“My heart?” Sarah calls to her fiancé, and is rewarded with a most beatific smile.


“Would you still like to marry me in the morning? We have all the time in the world to decide otherwise, we could wait and throw an extravagant affair if you would like,” she offers with a smile of her own that, if Nicte’s mild disgust and Penelope’s tittering is anything to go by, must appear dreadfully sappy. It is rather fortunate that Tally seems to be pleased by the suggestion. 

“I would be your wife this instant were it possible Sarah Alder,” Tally asserts, dark eyes so full of warmth and affection it is difficult for Sarah to meet them, “if you would still like to marry me in the morning, then I would still like to marry you, extravagance be damned.”

The temptation that Sarah feels, the burning desire to reach for Tally and draw her in close, is such that she must occupy her hands expeditiously with Bill’s reins. “Well then,” she coughs, “we have our heading.”


She turns to Penelope with a much gentler composure; she has resolved already to try and give her ward the kindly childhood that her own parents provided, regardless of her proximity to her majority. It is also an opportunity for Tally to speak privately with her father. “You will accompany us? Or perhaps you might stay and gather your things to bring with us to Salem?” 

“I am to decide?” Penelope squeaks, clearly unused to having such influence over her own life. Sarah nods encouragingly. “Right, well, then I suppose I will…stay? And pack my valise for Salem, of course.” 

“A fine choice, Miss Penelope. Ni—” 

“I am going to volunteer my services, Sarah,” Nicte groans, rolling her eyes “you need not attempt to tell me what I am to do with my time for a second instance this night; you are my General no longer.”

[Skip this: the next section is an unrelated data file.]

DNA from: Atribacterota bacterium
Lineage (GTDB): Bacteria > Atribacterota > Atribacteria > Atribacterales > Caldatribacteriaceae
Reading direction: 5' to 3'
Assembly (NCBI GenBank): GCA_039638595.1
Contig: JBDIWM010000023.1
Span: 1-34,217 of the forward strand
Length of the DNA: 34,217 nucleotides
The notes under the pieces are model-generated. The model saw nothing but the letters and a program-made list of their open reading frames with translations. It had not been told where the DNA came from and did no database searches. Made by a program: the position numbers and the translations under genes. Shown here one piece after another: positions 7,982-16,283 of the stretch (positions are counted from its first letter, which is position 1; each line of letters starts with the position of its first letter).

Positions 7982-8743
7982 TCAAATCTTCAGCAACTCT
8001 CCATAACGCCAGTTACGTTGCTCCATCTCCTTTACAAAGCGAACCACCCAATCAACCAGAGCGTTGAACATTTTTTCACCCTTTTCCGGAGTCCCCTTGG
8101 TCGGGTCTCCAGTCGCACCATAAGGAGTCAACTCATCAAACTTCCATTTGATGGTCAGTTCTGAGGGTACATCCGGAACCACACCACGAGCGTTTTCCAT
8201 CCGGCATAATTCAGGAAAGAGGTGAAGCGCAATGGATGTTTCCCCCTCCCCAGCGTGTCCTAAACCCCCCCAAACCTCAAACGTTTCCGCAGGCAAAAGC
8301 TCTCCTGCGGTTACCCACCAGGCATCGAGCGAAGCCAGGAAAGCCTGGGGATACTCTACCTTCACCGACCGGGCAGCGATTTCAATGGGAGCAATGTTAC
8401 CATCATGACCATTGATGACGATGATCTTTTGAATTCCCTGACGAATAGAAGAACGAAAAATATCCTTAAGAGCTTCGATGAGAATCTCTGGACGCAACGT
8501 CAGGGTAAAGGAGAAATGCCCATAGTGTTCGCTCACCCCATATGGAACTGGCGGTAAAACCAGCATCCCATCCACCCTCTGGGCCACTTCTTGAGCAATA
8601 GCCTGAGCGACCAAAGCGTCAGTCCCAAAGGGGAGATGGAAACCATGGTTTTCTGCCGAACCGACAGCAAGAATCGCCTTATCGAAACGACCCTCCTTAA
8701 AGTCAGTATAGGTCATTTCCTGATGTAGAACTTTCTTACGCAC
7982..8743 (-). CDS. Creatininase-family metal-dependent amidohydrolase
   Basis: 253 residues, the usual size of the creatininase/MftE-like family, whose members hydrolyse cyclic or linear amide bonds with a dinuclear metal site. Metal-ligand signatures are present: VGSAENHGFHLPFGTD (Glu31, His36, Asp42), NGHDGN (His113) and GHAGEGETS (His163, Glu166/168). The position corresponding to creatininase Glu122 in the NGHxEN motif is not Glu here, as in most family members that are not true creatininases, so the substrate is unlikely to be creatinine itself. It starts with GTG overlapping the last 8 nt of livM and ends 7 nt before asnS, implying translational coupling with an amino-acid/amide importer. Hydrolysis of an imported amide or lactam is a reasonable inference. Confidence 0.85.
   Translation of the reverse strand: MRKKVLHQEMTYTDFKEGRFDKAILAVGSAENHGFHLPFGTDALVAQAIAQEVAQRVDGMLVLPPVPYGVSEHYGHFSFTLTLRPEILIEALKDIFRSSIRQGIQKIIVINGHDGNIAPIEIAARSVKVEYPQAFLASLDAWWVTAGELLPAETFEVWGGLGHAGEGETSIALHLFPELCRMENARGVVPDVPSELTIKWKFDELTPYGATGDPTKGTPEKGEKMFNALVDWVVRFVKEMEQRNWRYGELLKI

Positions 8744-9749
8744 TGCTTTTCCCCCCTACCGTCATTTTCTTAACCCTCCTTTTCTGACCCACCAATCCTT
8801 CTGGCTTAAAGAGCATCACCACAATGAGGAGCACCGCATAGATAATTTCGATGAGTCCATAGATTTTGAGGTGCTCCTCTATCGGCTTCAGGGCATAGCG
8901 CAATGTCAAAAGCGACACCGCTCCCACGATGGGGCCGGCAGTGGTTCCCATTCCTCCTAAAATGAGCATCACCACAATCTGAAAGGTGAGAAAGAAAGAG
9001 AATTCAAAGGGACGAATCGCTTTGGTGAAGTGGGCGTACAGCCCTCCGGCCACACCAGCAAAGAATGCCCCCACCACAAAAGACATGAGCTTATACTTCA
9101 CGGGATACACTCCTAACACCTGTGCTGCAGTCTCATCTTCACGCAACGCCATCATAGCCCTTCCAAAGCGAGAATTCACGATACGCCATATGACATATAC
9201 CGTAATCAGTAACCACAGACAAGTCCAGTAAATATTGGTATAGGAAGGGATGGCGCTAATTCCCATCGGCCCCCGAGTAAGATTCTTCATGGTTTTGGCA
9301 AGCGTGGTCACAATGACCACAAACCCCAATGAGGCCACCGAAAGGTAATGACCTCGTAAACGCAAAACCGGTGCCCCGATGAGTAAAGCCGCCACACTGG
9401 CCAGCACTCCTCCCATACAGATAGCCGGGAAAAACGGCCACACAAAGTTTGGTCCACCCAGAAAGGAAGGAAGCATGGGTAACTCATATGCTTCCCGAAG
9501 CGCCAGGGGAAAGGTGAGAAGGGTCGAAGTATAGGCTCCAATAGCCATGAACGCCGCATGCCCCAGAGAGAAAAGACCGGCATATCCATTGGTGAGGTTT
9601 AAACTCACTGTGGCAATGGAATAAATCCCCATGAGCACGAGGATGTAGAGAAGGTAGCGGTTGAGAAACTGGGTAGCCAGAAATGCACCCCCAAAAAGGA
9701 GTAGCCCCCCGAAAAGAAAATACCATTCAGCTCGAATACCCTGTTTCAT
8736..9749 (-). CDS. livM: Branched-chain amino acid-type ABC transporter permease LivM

“I had intended to ask you to send a missive to Fort Salem informing Anacostia Quartermaine of Penelope’s imminent arrival to the Fort, as well as of Tally’s, to give her some forewarning so she and the biddies might prepare, but I am glad that you will be so generous with your time as to assist Miss Penelope also,” Sarah grins like butter would not melt when Nicte flashes a rude gesture, and it is worth the nudge she receives as a result to get one over on the sergeant. 


“Sarah,” Tally says lightly, stepping out of her father’s confidence with misty eyes but surety in her gait, “if we do not go shortly I fear we never will.” 


“Then let us go that we will return all the sooner - overmorrow on the very edge of the city, that is where we shall collect young Miss Penelope to journey back to Salem,” Sarah instructs the trio, mounting her horse once more, “and thank you, all of you, for everything you have done for myself and Tally both. I am honoured that you would trust me, and know that I do not take it lightly.” That William would trust her with his daughter, that Penelope would trust her with herself, that Nicte would trust her to know her own heart - it means a great deal to Sarah, far beyond what she could ever express. She failed to protect one family, but she was a child then, overwhelmed by circumstances beyond her control. She knows better now, and so too should the Camarilla and any others that would seek to harm the people she cares for; she will not fail again. 


Clambering back onto the coachman’s bench, William gazes down upon her and it is as if he can see into her soul. “Be worthy of our trust, General, and there will be no happier persons on this coast,” He says gently, “except perhaps my daughter, but who could begrudge her that?” 

Sarah chuckles quietly at that - who could begrudge Tally anything? - and watches the two, saying nothing, but seemingly understanding a great deal in the silence. William holds a fist over his heart and Tally mirrors the move before he lashes the reins and speeds off, back towards the city and the still pouring rain. 


Dawn approaches, and Sarah and Tally begin their journey anew, riding into the rising sun with hearts far lighter than they had been when they first set out, the road, and their future, stretching out ahead of them. By this time tomorrow they will be married, Sarah muses as they ride, and then, a realisation. 

For the first time since Sarah herself was born, there will be a new branch added to, rather than torn from, the Alder family tree, and a child in Fort Salem. By this time tomorrow, they will be Lord Sarah and Lady Talia Alder, bound for life by sacred vows and above that by love that has shaped them both and will continue to for the rest of their lives. And for the first time in near two decades, Sarah Alder cannot wait for tomorrow to come.